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Distinguished SOTW Member/Saxus Envious Curmudgeon
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Discussion Starter #1
OK, bass clarinet fans, sax players who want to get a bass and emulate David Murray, etc....

Bass clarinets come is several flavors OTHER THAN low Eb and low C models.

They come in:
Low E
and
Low D models!

I was recently educated on this, and well, I hope that no one else makes the same mistake I did.

mea culpa
caveat emptor
and my favorite latin phrase, "Doh!":banghead:
 

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Distinguished SOTW member, musician, technician &
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What mistake? They used to come in low E and low D and you can find (although less common) models like these if you look for older ones, but pretty much only low Eb and low C models are made now.
 

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They also come in the rare A bass clarinet too. Never actually seen one, but I hear they are handy for Grofé.
 

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Distinguished SOTW Member
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the bass is the most fun woodwind there is-try some eric dolphy-forget david murry! you wont believe what that cat could do on the bass!. i almost bought a selmer paris low e but opted for a leblanc low eFLAT instead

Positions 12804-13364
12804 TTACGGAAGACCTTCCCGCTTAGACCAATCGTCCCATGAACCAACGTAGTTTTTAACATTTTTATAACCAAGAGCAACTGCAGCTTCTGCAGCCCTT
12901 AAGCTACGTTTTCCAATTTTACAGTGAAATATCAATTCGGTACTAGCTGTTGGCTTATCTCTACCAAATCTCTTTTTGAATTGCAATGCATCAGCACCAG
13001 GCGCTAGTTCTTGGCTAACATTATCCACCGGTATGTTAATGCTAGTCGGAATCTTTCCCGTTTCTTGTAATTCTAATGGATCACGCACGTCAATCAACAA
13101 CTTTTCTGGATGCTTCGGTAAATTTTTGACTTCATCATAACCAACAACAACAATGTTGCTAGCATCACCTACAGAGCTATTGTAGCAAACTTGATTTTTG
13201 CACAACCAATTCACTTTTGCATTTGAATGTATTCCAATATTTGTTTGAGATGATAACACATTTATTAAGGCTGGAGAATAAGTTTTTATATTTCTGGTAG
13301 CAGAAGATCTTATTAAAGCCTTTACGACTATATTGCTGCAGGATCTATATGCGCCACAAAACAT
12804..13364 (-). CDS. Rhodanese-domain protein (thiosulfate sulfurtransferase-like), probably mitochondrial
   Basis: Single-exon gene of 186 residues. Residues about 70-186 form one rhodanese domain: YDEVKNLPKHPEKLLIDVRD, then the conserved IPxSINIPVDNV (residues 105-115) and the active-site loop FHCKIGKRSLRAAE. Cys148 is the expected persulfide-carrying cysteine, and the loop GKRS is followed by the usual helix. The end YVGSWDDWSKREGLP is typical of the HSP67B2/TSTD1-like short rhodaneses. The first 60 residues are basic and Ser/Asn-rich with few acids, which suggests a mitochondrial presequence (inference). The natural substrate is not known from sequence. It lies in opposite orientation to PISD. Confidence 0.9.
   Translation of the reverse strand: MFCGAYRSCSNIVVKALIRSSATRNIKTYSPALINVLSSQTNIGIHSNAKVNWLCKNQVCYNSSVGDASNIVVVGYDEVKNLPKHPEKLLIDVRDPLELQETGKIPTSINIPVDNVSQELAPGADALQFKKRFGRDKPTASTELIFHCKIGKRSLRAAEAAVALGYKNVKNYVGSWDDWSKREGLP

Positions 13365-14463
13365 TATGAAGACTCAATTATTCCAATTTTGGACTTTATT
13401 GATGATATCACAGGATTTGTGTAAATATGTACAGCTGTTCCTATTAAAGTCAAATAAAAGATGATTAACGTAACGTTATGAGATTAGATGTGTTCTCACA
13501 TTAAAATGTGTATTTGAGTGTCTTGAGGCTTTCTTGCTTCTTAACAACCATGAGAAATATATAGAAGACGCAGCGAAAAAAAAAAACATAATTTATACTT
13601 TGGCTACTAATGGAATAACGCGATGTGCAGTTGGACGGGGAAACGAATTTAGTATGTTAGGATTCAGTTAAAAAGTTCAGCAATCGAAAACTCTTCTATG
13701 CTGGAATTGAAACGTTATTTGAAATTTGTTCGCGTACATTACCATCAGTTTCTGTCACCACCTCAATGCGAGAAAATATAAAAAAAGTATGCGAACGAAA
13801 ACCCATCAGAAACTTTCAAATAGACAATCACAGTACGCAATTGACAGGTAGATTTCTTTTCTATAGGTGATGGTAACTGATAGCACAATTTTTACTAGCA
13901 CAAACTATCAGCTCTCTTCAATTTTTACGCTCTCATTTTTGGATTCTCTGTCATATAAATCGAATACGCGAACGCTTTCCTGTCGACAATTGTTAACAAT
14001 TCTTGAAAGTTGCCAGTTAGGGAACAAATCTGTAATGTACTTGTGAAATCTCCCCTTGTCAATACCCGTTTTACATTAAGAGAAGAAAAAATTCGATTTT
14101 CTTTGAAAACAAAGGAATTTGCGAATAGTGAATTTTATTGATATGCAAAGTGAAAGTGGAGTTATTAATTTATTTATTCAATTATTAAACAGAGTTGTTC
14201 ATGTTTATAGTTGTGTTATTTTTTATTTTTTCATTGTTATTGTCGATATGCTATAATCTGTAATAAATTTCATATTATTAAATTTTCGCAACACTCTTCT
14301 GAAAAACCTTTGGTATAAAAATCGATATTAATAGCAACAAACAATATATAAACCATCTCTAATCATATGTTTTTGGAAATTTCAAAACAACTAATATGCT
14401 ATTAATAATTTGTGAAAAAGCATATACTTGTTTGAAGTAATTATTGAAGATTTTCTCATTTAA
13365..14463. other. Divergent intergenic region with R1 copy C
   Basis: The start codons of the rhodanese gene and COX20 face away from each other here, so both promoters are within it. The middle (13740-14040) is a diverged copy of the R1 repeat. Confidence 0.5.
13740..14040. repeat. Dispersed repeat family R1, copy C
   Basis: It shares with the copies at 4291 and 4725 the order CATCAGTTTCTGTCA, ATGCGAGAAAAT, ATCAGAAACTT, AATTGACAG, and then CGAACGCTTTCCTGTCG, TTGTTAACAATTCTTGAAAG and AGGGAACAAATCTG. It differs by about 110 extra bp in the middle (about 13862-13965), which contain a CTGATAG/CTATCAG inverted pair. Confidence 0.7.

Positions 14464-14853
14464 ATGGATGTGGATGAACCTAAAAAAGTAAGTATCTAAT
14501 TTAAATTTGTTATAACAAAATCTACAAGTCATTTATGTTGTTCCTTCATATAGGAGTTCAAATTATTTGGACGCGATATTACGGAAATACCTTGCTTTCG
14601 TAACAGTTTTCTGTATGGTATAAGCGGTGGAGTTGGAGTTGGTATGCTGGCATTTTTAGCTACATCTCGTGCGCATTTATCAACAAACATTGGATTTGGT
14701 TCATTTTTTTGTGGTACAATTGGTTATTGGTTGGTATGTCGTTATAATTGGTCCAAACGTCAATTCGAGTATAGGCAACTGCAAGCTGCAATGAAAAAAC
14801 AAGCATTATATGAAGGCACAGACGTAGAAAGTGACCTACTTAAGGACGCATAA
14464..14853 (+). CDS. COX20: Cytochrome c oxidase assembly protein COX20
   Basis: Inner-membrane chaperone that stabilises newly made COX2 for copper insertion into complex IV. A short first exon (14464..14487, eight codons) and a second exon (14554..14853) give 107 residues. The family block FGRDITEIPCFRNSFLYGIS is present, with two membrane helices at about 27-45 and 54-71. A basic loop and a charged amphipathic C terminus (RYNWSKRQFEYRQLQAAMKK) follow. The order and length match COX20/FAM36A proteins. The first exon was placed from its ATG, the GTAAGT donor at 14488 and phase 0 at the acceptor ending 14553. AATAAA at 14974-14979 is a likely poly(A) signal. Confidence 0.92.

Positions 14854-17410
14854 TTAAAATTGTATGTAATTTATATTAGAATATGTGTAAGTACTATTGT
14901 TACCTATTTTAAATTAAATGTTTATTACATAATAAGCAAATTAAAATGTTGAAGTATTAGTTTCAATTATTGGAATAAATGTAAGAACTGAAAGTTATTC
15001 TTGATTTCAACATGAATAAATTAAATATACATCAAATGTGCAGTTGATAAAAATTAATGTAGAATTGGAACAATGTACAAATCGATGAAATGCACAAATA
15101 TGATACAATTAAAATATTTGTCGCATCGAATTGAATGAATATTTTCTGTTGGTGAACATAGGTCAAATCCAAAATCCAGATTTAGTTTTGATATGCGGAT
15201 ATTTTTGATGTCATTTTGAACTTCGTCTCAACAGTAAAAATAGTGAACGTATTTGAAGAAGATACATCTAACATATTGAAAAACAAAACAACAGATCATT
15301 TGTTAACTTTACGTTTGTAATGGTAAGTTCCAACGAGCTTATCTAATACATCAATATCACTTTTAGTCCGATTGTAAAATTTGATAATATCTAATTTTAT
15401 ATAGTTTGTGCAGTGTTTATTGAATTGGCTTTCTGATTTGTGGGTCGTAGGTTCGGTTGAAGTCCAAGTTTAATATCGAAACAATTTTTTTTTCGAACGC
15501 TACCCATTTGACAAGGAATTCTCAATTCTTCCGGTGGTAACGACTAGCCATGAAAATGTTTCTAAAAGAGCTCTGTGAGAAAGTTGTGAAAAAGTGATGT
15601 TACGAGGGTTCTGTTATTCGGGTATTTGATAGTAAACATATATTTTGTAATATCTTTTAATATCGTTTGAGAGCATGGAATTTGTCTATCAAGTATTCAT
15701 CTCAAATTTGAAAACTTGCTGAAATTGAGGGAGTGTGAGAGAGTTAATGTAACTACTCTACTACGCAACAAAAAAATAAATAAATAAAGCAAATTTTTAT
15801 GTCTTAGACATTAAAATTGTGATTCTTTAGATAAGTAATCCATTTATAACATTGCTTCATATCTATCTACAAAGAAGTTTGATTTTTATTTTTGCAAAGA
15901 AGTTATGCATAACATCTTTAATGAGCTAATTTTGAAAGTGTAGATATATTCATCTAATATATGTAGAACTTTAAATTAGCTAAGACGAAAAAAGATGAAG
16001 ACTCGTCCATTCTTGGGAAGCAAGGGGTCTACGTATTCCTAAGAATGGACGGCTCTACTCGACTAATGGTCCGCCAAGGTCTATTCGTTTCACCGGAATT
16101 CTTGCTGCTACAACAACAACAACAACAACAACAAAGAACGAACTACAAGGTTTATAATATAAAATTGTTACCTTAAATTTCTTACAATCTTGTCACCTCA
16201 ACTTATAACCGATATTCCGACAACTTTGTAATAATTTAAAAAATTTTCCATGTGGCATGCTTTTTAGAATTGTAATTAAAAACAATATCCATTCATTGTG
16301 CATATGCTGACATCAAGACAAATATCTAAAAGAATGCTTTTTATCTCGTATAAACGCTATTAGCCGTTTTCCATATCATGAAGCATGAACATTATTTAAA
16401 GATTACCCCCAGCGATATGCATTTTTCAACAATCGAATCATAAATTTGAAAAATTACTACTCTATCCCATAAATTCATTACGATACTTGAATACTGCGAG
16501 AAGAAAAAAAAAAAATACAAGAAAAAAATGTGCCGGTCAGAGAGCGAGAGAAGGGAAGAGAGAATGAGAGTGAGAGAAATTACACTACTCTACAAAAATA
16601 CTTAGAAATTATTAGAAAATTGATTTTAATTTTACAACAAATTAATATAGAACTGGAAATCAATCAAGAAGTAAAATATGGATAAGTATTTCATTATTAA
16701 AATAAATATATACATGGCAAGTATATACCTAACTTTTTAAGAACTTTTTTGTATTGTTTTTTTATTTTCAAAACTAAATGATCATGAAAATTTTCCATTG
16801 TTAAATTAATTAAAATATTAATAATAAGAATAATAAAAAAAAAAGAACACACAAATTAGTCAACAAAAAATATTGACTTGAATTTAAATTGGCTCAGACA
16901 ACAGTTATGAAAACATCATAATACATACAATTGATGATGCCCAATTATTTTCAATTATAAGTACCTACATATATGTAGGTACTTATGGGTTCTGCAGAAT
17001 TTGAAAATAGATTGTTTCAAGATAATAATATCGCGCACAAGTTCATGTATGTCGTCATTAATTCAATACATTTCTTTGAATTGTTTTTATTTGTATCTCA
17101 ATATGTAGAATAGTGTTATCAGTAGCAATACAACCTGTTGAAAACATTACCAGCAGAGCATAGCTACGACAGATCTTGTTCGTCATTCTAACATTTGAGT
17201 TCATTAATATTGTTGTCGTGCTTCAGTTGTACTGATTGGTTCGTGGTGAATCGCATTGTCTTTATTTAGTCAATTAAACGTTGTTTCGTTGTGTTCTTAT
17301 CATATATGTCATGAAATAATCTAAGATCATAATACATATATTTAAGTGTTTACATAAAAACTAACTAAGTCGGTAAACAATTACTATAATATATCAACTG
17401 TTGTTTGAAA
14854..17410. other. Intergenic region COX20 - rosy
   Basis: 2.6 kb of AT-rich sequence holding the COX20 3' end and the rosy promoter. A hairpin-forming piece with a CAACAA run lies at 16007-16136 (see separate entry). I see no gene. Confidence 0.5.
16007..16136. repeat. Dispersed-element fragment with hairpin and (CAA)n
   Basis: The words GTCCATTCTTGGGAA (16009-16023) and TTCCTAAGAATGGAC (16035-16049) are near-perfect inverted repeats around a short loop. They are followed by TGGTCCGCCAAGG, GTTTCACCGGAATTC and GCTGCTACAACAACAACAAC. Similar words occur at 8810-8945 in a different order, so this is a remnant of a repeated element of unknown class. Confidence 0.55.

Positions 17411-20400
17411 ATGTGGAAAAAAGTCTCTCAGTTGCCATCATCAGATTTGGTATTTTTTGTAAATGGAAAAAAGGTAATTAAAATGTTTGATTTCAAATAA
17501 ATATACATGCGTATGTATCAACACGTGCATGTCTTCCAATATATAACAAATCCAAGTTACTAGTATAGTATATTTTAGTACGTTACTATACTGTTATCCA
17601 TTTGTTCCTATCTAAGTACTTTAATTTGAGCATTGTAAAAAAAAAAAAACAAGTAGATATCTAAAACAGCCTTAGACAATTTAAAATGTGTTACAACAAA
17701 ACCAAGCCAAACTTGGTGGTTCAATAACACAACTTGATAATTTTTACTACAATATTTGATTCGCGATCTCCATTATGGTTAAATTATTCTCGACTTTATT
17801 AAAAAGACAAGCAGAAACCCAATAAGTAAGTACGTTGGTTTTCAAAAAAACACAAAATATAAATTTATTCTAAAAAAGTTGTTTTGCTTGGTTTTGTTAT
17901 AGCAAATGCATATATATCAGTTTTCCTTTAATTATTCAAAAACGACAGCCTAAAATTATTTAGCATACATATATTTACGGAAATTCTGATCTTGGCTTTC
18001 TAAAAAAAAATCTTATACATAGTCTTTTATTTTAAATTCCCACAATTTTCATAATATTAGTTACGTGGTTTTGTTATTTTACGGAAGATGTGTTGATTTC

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I've seen a Low D only once... a Conn. A low E Conn was my main horn until I bought my Linton.
 

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Über Geek, Forum Contributor 2010 Distinguished SO
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They also come in the rare A bass clarinet too. Never actually seen one, but I hear they are handy for Grofé.
And just about any large orchestra piece written by a Russian composer...
 

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Distinguished SOTW Member/Saxus Envious Curmudgeon
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Discussion Starter #8
Zen, we are talking about the keywork here, not the pitch of the horn itself ;)
 

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Bass clarinets (other than a very few 'special-order' ones made by Selmer-Paris) are always in the key of Bb. If you get a "bass clarinet in A" part in an orchestral works, you transpose it. And such "A" parts are too common, thanks to Ravel, Mahler, etc. (or more likely their clueless copyists).

Since ca. 1920 nearly all bass clarinets have a standard range to low-Eb, with low-C bass clarinets starting to become available ca. late 1950s (although many Russian composers, e.g. Prokofiev, Shostakovich and Stravinsky, wrote parts needing the extended range before those instruments even existed -- go figure!).

The only bass clarinets I've ever seen that came from the factory with range to low-D were one Conn model, and my F. Arthur Uebel German-system instrument (which dates probably from the 1960s).
 
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